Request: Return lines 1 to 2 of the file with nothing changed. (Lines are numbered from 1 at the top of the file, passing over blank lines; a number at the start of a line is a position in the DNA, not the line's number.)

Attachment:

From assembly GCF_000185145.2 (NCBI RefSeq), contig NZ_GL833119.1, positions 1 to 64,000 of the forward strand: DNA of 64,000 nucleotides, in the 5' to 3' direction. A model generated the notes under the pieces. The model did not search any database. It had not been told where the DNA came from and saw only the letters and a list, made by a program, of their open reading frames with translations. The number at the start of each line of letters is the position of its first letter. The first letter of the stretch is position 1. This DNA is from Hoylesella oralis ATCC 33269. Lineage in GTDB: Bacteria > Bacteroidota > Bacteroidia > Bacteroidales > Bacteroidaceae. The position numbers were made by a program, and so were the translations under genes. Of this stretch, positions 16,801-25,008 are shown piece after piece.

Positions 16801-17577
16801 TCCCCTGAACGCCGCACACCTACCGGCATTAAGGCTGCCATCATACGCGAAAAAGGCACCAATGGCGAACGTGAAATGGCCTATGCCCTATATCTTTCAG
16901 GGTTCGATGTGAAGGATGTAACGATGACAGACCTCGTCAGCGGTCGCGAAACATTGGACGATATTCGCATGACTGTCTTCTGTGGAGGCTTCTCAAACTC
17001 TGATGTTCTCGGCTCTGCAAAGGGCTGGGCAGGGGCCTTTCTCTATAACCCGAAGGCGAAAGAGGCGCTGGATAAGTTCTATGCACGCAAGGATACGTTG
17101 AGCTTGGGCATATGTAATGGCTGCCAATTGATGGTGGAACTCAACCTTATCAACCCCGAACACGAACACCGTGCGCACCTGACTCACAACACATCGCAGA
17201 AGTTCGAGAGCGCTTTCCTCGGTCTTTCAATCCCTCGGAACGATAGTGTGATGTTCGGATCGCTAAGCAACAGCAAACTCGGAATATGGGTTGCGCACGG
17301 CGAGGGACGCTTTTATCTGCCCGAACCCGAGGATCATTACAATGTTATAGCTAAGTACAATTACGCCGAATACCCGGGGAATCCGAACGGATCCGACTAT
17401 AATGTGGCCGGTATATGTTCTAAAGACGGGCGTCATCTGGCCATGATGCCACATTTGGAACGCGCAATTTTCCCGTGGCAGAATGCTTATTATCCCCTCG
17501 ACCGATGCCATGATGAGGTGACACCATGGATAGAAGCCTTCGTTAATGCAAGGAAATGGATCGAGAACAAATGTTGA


From assembly GCF_000185145.2 (NCBI RefSeq), contig NZ_GL833119.1, positions 1 to 64,000 of the forward strand: DNA of 64,000 nucleotides, in the 5' to 3' direction. A model generated the notes under the pieces. The model did not search any database. It had not been told where the DNA came from and saw only the letters and a list, made by a program, of their open reading frames with translations. The number at the start of each line of letters is the position of its first letter. The first letter of the stretch is position 1. This DNA is from Hoylesella oralis ATCC 33269. Lineage in GTDB: Bacteria > Bacteroidota > Bacteroidia > Bacteroidales > Bacteroidaceae. The position numbers were made by a program, and so were the translations under genes. Of this stretch, positions 16,801-25,008 are shown piece after piece.

Positions 16801-17577